Van Gaal: Not saving, but drowning

Date published: Saturday 26th December 2015 3:46

Given his visible anger over rumours that his sacking was forthcoming, Louis van Gaal’s determination to change Manchester United’s mood should have re-doubled. Instead, he managed to look even more incompetent. Van Gaal has proved himself entirely incapable of turning the tide. He is not saving, but drowning.

This is a squad going through the motions, limply ceding a fourth straight defeat in a season for the first time since 1961. United’s players might not have completely downed tools, but they are hardly whistling while they work. United have also conceded two or more goals in each of their last four matches. The defensive solidity of autumn feels a long, long time ago.

“I’m not even surprised, that’s what hurts even more,” tweeted Rio Ferdinand shortly before half-time. And nor were we. Having beaten Chelsea and Manchester City in recent weeks with the fluidity and movement of their front four, Stoke did exactly the same to Manchester United. At times during the first half, it was embarrassing.

Stoke may have changed their style of play, but the mood of supporters remains on point. “You’re f**king s**t,” was the repeated chant towards United’s players. Few away supporters would have argued with that accusation. Their side improved after the break, but only to a point somewhere short of satisfactory.

At least Van Gaal’s team selection was different, if not the performance. With two games in three days, the manager could have claimed to be resting Wayne Rooney, but refused to play dumb: “Was it a tactical decision? Yes of course. With this game plan it’s better to play with Herrera instead of Rooney. It’s not a drastic measure, it’s my gameplan.”

Rooney had been praised by tabloid journalists for inspiring his team in the build-up to the match, but has now slumped to his lowest United ebb. This was the first time he has started on the bench outside the League Cup since January 28, 2014. Thank goodness for the rallying cry, eh? Without that United would really have looked poor. Rooney’s second-half performance was as dreary as every other in the last few months.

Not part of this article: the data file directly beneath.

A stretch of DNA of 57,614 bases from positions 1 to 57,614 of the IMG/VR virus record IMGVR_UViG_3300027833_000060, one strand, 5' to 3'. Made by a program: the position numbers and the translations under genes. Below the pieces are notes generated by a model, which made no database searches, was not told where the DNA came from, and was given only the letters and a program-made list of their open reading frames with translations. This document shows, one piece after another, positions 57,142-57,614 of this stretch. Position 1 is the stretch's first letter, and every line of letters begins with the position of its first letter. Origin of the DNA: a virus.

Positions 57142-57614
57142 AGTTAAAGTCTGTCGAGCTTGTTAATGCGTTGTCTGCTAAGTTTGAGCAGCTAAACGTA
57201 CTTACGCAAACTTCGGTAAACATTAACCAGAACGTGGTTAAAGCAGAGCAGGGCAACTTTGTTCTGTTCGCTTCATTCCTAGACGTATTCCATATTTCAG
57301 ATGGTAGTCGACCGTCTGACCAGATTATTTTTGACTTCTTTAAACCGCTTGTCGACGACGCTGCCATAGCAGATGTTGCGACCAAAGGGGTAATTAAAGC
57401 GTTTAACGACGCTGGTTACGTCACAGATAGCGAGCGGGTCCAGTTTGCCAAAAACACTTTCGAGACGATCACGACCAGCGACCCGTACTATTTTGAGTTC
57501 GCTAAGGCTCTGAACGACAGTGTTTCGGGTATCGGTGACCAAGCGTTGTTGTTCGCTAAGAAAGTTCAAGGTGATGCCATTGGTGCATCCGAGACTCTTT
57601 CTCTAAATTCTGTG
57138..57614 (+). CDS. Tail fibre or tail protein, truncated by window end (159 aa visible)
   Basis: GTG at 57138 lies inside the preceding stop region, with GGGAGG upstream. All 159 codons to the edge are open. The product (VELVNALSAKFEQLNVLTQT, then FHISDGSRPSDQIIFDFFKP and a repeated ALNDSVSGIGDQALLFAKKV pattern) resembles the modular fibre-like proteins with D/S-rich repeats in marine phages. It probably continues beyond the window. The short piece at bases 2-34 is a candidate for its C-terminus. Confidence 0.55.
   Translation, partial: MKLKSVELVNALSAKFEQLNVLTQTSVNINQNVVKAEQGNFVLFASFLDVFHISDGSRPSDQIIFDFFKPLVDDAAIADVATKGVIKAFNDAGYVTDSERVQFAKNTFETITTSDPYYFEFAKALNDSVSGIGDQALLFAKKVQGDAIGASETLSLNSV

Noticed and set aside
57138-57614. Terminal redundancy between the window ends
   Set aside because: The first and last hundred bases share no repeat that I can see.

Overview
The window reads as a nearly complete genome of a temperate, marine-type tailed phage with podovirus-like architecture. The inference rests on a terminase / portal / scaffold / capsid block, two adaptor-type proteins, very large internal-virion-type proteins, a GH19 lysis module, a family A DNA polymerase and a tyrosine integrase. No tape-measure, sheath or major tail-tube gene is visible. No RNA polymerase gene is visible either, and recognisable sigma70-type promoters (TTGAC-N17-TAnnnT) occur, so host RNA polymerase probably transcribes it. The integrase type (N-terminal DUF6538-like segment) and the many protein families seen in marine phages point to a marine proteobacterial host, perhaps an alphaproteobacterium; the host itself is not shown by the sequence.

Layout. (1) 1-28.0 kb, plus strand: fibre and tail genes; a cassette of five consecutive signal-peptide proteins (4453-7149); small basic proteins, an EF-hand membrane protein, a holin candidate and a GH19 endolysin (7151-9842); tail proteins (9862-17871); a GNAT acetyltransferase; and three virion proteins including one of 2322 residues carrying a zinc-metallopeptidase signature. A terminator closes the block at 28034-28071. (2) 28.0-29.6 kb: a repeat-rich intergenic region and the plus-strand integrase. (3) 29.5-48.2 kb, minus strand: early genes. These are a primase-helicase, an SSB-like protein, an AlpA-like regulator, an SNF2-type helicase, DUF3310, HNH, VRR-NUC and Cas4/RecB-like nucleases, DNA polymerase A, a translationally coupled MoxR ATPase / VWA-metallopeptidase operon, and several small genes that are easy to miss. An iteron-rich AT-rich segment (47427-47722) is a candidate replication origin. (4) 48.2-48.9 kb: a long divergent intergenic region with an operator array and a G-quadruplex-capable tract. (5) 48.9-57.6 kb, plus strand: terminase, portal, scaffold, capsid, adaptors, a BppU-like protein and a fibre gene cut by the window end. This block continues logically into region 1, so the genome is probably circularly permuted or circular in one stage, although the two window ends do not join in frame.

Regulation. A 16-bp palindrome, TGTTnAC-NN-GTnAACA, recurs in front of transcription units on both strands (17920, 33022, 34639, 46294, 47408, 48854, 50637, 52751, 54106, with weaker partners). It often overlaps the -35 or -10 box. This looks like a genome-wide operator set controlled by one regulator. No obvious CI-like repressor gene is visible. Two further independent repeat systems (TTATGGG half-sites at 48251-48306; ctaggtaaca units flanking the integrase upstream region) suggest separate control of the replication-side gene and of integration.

If Van Gaal had given with one hand, he took just as much back with the other. Marouane Fellaini and Michael Carrick both started in midfield with Ander Herrera, with the Spaniard in a reserved midfield role. A penny for the thoughts of Morgan Schneiderlin, benched once again.

“I used to play all the games with Southampton but things have changed,” Schneiderlin said in October. “I happened to be on the bench, you have to take it philosophically.” That came after his exclusion from the shambolic 3-0 defeat to Arsenal. The below statistic (taken before the Stoke defeat) reflects his case for selection. A new manager may bring better fortune.

Freezing out certain key players – while hanging his hat on others – has become the lasting legacy of Van Gaal’s fall from grace. Schneiderlin has been treated worse than most, but Ander Herrera, Ashley Young and Matteo Darmian all have their own complaints. So too do the players forced out over the summer.

Nineteen months into his Old Trafford reign, and no player is in top form. Not one. United might consider themselves a club that offers more patience than the average, but the time for perseverance has ended. They are on the slide. Juan Mata, Herrera, Memphis Depay, Bastian Schweinsteiger, Darmian and Schneiderlin will all surely feel the warmth of a new start with a new coach.

“There’s no disguising the fact we’re in a very bad period,” said Van Gaal before the game. “Things must begin to improve immediately.” He was right, too. The Dutchman is a dead man walking at Old Trafford. The next few days will bring his inevitable sacking.

“We can turn this situation around,” was Van Gaal’s other pre-match missive. “The best way to come out of this period and improve is for us all to stick together.”

Not true, Louis. The best way is for you to shuffle out of the back door. At best you made United functional, and at worst catastrophic. Expecting that to be sustainable is lunacy, even considering the inadequacies of United’s hierarchy.


Daniel Storey

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